As I progressed higher within the organisation for which I previously worked, I realised that I was more interested in people than in businesses and processes. I had not heard of coaching at this stage, but when a colleague mentioned it to me, I realised that I had been coaching people naturally all along.
What brought you to coaching?
As I progressed higher within the organisation for which I previously worked, I realised that I was more interested in people than in businesses and processes. As I rose higher in the firm I became more responsible for leading teams and motivating them and I became a natural person that people would turn to if they had any sort of issue. I had not heard of coaching at this stage, but when a colleague mentioned it to me, I realised that I had been coaching people naturally all along. Furthermore, I enjoyed this much more than my day job and, consequently, I investigated the concept further.
What were your original thoughts for applying the coaching?
My initial plans were two-fold. In the short term, it was to improve my skills on a day to day level with my team. In the medium to long term I wanted to move into a permanent coaching role within my company. Working for myself, at that stage, was not a consideration.
What was your profession before becoming a coach?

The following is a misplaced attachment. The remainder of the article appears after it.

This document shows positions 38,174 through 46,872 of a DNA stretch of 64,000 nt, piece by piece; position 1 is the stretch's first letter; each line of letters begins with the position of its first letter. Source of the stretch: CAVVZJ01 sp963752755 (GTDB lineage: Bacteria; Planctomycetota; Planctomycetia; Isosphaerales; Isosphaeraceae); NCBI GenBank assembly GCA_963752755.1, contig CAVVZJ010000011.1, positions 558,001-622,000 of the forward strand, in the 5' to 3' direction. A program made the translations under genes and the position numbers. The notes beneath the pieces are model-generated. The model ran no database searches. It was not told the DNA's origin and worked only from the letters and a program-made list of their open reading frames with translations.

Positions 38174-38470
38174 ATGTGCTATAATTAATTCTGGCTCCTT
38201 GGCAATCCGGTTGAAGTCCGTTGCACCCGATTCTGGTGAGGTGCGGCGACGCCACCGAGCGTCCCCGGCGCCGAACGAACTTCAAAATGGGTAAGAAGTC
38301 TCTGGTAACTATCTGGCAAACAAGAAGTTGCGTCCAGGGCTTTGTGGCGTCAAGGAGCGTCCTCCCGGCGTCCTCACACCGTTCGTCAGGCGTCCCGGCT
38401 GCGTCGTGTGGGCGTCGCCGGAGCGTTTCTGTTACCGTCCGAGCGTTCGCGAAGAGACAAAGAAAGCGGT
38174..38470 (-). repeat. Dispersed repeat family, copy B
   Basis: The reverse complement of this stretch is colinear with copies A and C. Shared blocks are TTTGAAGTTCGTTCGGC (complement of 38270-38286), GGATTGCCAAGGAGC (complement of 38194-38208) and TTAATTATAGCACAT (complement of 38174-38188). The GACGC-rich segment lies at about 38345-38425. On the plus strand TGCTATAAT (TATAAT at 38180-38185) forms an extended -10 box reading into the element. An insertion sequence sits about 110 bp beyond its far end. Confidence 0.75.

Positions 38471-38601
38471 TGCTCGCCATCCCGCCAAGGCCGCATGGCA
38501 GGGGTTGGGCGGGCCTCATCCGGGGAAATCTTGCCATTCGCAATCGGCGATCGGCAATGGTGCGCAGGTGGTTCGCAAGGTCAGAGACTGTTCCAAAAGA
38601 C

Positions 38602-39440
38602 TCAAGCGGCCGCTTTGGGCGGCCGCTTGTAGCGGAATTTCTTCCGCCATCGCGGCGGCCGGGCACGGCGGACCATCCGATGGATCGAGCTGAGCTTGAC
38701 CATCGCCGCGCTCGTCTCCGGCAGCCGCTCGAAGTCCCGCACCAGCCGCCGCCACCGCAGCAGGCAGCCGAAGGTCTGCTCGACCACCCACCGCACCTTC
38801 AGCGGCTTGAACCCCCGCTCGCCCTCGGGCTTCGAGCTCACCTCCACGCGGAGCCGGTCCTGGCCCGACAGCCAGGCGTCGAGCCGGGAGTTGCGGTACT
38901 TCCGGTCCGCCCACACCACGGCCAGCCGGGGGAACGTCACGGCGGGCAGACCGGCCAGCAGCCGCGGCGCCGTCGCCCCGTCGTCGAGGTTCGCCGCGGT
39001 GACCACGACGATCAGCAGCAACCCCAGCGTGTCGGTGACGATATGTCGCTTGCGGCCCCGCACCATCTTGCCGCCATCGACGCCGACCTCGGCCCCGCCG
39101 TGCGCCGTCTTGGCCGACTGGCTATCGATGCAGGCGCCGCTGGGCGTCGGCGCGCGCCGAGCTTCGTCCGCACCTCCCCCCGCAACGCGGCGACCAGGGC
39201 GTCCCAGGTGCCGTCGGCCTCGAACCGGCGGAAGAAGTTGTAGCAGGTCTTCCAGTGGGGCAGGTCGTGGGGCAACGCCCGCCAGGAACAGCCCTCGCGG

I was an insolvency practitioner for KPMG. When a company went into Adminstration, it was my job to take over that company, trade it and look for a buyer. As well as giving me a great expanse of business experience, the key to success was to work with the exisiting management, engage with them and use their knowledge to keep things going. I would challenge their ideas and thoughts, but utilise their expertise as much as possible. In many ways, a short step to coaching.
What did you find most interesting to learn?
The critical thing to know is that everyone's perception, of any situation, is limited. Anything you can do to help them shift that perception and increase awareness will help somebody move forward along their chosen path.
What was the most rewarding part of the training/journey?
Meeting like-minded people at the accelerator days. It was at these events that I met other people who were as dissatisifed with their day jobs and were prepared to take the big step to self-employment. Their actions gave me the courage and the motivation to do the same.
Which bits did you enjoy the most?